Pheasant Branch Streambank Stabilization


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Our topic today is ecological restoration and stream bank stabilization of urban streams– in this case the popular Pheasant Branch in Middleton, Wisconsin. The City of Middleton had previously restored and stabilized the bank of Pheasant Branch between Park Street and Century Avenue and has been praised for its use of ecologically sensitive techniques.

Pheasant Branch is an area rich in springs and groundwater seeps but is also afflicted by increasing volumes of storm water runoff and associated sediment and nutrient loads that eventually wind up in Lake Mendota. The City of Middleton could have chosen the easy, predictable, and inefficient, solution to storm water management, by building a series of storm water ponds and channelizing Pheasant Branch. Instead, the City used innovative bio-engineering techniques such as root wads, large woody debris and flow re-direction; ecological restoration techniques that favor insects, amphibians, and birds.

Birders in this mornings’ Madison Audubon Society warbler walk (PB is one of the most popular spots in Madison to view migrating spring warblers) got to see first-hand the work along this stretch of the Pheasant Branch stream corridor and bikeway.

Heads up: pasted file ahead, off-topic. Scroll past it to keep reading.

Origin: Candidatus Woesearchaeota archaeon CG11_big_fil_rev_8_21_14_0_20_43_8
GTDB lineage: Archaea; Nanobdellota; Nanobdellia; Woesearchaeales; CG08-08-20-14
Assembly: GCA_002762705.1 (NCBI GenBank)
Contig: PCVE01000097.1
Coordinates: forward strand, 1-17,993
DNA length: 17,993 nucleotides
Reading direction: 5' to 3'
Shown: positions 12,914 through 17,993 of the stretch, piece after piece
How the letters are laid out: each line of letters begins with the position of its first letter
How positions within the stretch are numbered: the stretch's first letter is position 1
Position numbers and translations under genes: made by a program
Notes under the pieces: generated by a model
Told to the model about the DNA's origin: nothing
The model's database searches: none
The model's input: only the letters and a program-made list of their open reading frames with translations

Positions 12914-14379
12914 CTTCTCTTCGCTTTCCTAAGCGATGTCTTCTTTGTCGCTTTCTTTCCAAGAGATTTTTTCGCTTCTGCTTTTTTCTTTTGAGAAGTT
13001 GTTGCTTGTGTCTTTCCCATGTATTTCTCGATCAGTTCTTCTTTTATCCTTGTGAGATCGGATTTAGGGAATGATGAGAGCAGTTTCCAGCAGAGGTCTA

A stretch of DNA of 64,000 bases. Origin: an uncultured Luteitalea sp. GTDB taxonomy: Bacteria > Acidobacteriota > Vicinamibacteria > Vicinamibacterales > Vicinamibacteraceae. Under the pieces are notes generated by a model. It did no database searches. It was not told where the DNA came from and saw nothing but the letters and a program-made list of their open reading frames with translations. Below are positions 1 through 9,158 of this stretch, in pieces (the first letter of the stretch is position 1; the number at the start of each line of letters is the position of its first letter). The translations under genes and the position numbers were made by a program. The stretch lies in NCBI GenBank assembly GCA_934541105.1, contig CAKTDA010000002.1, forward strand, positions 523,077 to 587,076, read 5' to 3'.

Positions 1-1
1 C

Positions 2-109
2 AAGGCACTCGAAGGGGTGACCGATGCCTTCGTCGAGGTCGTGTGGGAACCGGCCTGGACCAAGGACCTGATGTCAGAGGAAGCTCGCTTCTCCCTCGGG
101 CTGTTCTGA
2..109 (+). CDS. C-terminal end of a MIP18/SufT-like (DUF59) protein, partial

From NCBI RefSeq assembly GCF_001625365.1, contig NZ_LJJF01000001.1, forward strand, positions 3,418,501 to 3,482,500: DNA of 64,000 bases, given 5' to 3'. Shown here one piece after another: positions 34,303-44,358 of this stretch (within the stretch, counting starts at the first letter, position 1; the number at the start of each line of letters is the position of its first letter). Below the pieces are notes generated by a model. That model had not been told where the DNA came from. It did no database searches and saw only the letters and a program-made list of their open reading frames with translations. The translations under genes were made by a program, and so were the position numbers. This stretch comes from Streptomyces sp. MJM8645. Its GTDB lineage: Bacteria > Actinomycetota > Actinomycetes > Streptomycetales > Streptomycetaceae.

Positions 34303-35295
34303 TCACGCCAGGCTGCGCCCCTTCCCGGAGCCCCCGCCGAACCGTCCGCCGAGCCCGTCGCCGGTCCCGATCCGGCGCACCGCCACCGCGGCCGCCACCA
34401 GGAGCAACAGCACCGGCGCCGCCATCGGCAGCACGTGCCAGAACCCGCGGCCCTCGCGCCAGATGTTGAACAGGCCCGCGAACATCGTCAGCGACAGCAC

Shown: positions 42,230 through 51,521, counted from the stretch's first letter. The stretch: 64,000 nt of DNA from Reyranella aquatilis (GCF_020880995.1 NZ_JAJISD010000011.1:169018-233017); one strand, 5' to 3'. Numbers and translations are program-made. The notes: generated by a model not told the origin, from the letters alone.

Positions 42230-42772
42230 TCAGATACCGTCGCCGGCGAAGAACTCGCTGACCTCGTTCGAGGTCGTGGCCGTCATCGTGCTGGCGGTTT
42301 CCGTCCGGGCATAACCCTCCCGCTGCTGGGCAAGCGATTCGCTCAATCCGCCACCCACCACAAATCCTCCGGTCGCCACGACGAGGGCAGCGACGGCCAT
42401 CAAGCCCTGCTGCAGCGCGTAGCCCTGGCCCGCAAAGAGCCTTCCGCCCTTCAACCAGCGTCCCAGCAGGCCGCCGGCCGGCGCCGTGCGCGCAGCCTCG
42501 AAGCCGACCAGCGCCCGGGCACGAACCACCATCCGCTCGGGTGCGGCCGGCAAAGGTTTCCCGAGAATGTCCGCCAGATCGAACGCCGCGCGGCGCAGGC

If you want to see this stream bank restoration you can park your car at Parisi Park near where Park Lawn Street meets Park Street in Middleton, WI; or better yet, take a bike ride, or birding walk along Pheasant Branch.

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About Steve Glass

The blogger is a restoration ecologist practicing and writing in the Midwestern United States.
This entry was posted in Ecological restoration, Groundwater, Restoration ecology, Storm water, Watershed protection, Wetland protection and tagged , , , . Bookmark the permalink.

One Response to Pheasant Branch Streambank Stabilization

  1. Pingback: An Urban Restoration Opportunity | WingraSprings

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